Development of Irish Nationalism

10 October 2016

To unite Irish Catholics into a unified political movement and secure  Catholic emancipation. Catholic rent to foster a sense of involvement and loyalty and to  raise funds for the movement. Mobilised support through the Catholic Church, who gave their support  to the movement. ‘awakened the political consciousness of the Irish masses’ . Wrenched Catholic Emancipation from a hostile government and king. Associated nationalism with Catholicism – limited possible support  right from the start. 840 The Repeal Association To secure a repeal of the Union. However, O’Connell was committed to the British connection and was not fighting for independence. Repeal Rent Catholic Church Monster Meetings The Irish people were not really interested in repeal of the Union, especially after 1845 when the Famine swept through Ireland – a starving and tired people could hardly have much interest in a political movement that had so little chance of success 1848 Young Ireland They looked back to Wolfe Tone and their ultimate aim was independence for Ireland.

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However, under the influence of Finton Laylor who argued that ……… and they also committed to land reform. Violent Rebellion (1848) The rebellion was a complete failure, but the Young Ireland movement  left an important legacy. 1867 Fenians established An independent Ireland Violence – ultimately, a mass rebellion like that of Wolfe Tone. The Fenians were always a minority in the national movement, and their actions tended to arouse hostility rather than admiration in Ireland. However, their atrocities in the 60’s motivated men like Gladstone into a program of reform for Ireland.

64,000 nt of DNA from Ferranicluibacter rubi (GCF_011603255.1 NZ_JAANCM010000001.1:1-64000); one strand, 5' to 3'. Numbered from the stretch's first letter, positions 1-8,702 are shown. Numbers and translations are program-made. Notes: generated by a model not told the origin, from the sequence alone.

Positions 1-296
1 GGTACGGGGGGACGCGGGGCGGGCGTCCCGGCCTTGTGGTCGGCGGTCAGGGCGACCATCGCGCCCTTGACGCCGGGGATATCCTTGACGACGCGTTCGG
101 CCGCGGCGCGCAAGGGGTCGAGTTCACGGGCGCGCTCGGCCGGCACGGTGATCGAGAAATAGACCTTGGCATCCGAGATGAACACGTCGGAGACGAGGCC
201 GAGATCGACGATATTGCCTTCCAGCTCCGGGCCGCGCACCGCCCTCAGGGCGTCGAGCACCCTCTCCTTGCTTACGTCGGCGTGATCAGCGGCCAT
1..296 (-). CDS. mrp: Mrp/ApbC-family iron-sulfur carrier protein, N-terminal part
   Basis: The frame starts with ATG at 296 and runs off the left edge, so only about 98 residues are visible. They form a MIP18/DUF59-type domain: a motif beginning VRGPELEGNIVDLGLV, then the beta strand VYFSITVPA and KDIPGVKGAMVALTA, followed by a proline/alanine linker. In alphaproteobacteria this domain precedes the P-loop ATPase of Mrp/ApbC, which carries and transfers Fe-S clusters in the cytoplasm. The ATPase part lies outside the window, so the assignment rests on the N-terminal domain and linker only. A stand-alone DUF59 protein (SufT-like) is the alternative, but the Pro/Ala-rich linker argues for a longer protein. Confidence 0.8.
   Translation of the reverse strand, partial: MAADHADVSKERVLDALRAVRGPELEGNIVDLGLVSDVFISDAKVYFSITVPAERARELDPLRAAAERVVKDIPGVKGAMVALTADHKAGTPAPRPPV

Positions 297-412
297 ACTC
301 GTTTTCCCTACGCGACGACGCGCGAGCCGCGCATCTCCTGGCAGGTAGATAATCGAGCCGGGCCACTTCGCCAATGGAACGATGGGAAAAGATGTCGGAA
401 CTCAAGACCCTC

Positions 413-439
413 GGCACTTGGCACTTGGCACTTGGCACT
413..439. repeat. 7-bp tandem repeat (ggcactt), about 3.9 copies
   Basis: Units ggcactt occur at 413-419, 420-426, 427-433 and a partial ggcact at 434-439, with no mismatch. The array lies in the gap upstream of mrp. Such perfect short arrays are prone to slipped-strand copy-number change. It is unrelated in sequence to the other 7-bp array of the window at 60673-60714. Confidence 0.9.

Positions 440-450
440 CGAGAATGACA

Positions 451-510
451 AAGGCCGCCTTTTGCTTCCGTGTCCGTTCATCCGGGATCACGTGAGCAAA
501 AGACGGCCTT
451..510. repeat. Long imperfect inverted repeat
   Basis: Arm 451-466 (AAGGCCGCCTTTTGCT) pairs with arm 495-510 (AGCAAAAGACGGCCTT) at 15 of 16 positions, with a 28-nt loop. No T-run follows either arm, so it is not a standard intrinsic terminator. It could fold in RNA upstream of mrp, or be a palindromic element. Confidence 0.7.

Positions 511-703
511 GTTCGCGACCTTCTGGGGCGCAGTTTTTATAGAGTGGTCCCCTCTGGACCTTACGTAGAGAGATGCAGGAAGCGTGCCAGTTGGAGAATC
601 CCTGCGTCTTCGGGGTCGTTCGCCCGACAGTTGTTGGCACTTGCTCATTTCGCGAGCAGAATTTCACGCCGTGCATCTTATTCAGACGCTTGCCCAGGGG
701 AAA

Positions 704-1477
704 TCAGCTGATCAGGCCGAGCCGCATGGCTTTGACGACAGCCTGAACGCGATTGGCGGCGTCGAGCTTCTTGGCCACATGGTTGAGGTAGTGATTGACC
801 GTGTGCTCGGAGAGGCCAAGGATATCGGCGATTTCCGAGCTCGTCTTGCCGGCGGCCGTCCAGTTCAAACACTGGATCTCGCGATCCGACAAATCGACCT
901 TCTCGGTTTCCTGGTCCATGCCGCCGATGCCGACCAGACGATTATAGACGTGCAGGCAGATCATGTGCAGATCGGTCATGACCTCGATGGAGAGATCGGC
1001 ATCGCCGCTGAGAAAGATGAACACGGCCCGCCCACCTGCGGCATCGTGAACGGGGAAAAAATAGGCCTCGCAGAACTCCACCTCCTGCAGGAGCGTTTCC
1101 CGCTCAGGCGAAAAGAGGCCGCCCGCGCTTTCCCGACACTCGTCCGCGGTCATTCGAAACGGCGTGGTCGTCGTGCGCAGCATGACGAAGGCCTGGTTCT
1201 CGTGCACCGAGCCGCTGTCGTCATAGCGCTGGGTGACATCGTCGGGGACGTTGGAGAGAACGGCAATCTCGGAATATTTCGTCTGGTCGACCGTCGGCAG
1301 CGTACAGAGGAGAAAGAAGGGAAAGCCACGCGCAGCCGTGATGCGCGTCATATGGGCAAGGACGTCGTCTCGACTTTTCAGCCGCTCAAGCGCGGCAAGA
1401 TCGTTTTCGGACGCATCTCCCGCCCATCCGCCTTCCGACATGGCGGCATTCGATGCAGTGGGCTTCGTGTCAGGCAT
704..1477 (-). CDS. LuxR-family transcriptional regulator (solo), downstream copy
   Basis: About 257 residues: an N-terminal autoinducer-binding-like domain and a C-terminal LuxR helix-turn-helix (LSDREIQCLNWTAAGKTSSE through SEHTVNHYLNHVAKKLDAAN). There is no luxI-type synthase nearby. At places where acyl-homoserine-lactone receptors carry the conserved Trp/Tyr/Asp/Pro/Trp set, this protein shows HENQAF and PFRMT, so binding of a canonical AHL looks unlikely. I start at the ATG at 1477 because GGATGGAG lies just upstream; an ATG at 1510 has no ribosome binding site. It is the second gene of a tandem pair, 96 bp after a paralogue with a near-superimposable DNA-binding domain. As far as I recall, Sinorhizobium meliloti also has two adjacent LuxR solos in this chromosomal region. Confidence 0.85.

This was perhaps their most surprising and unintended legacy. However, the Fenian movement stayed alive throughout the period, and was ready to play an important role in the revival of republicanism after 1914, and played an important role in the 1916 Rising. 1870 Butt founds the Home Rule Party Self-government – he was committed to the British connection. Parliamentary pressure Butt was a complete failure. He did not command a sense of loyalty either from the Irish population or his party. His leadership and authority was poor, and many members of his party were not committed Home Rulers.

He had a great deal of respect for the House of Commons, but no one paid him any attention in parliament, and many laughed at him. 1879 New Departure – the causes of land reform and HR were united in one national movement  To settle all areas of Irish grievance, but ultimately: Land reform Home rule A combination of constitutional and extra-parliamentary methods:  Land war Pressure in Parliament Second Land Act – ineffective Made Home Rule a realistic possibility 1880 Parnell takes over the leadership of the Irish Parliamentary Party A more effective party, with a more authoritarian leadership and more discipline.

Home Rule. Parnell centralised authority, and in 1882, all members had to sign an oath of allegiance to the party. The party was united under Parnell’s leadership and it became a far more formidable parliamentary force. The greatest Irish movements were united under his leadership. 1881 Second Land Act To destroy the ‘raison d’etre’ of the LL. Less an economic policy than a political stroke. Granted the 3 F’s and thus all of the demands of the LL. It did not solve the real problems in Irish agriculture Put Parnell in a dilemma In the long term, rents were reduced through the land courts 1881